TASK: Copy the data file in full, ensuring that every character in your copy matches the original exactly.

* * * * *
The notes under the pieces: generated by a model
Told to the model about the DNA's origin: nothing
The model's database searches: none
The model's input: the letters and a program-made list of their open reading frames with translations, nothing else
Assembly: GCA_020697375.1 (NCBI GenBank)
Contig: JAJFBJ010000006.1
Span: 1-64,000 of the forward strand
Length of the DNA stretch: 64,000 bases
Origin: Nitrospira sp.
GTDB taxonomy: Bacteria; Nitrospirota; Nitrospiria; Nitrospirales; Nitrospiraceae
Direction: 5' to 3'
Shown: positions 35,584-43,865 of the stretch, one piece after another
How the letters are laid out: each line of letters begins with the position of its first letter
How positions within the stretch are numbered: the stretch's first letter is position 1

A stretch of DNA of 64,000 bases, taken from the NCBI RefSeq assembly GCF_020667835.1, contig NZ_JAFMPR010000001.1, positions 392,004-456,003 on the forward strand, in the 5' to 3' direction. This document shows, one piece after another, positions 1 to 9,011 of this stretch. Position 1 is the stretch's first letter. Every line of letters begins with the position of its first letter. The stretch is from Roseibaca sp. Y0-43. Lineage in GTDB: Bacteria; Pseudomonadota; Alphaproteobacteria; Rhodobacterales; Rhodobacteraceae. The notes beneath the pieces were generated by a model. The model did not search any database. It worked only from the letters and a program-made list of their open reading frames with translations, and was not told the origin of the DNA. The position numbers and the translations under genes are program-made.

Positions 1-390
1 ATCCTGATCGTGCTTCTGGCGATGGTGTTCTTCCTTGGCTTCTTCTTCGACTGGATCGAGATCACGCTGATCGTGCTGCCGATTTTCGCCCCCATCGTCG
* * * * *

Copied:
The notes under the pieces: generated by a model
Told to the model about the DNA's origin: nothing
The model's database searches: none
The model's input: the letters and a program-made list of their open reading frames with translations, nothing else
Assembly: GCA_020697375.1 (NCBI GenBank)
Contig: JAJFBJ010000006.1
Span: 1-64,000 of the forward strand
Length of the DNA stretch: 64,000 bases
Origin: Nitrospira sp.
GTDB taxonomy: Bacteria; Nitrospirota; Nitrospiria; Nitrospirales; Nitrospiraceae
Direction: 5' to 3'
Shown: positions 35,584-43,865 of the stretch, one piece after another
How the letters are laid out: each line of letters begins with the position of its first letter
How positions within the stretch are numbered: the stretch's first letter is position 1

A stretch of DNA of 64,000 bases, taken from the NCBI RefSeq assembly GCF_020667835.1, contig NZ_JAFMPR010000001.1, positions 392,004-456,003 on the forward strand, in the 5' to 3' direction. This document shows, one piece after another, positions 1 to 9,011 of this stretch. Position 1 is the stretch's first letter. Every line of letters begins with the position of its first letter. The stretch is from Roseibaca sp. Y0-43. Lineage in GTDB: Bacteria; Pseudomonadota; Alphaproteobacteria; Rhodobacterales; Rhodobacteraceae. The notes beneath the pieces were generated by a model. The model did not search any database. It worked only from the letters and a program-made list of their open reading frames with translations, and was not told the origin of the DNA. The position numbers and the translations under genes are program-made.

Positions 1-390
1 ATCCTGATCGTGCTTCTGGCGATGGTGTTCTTCCTTGGCTTCTTCTTCGACTGGATCGAGATCACGCTGATCGTGCTGCCGATTTTCGCCCCCATCGTCG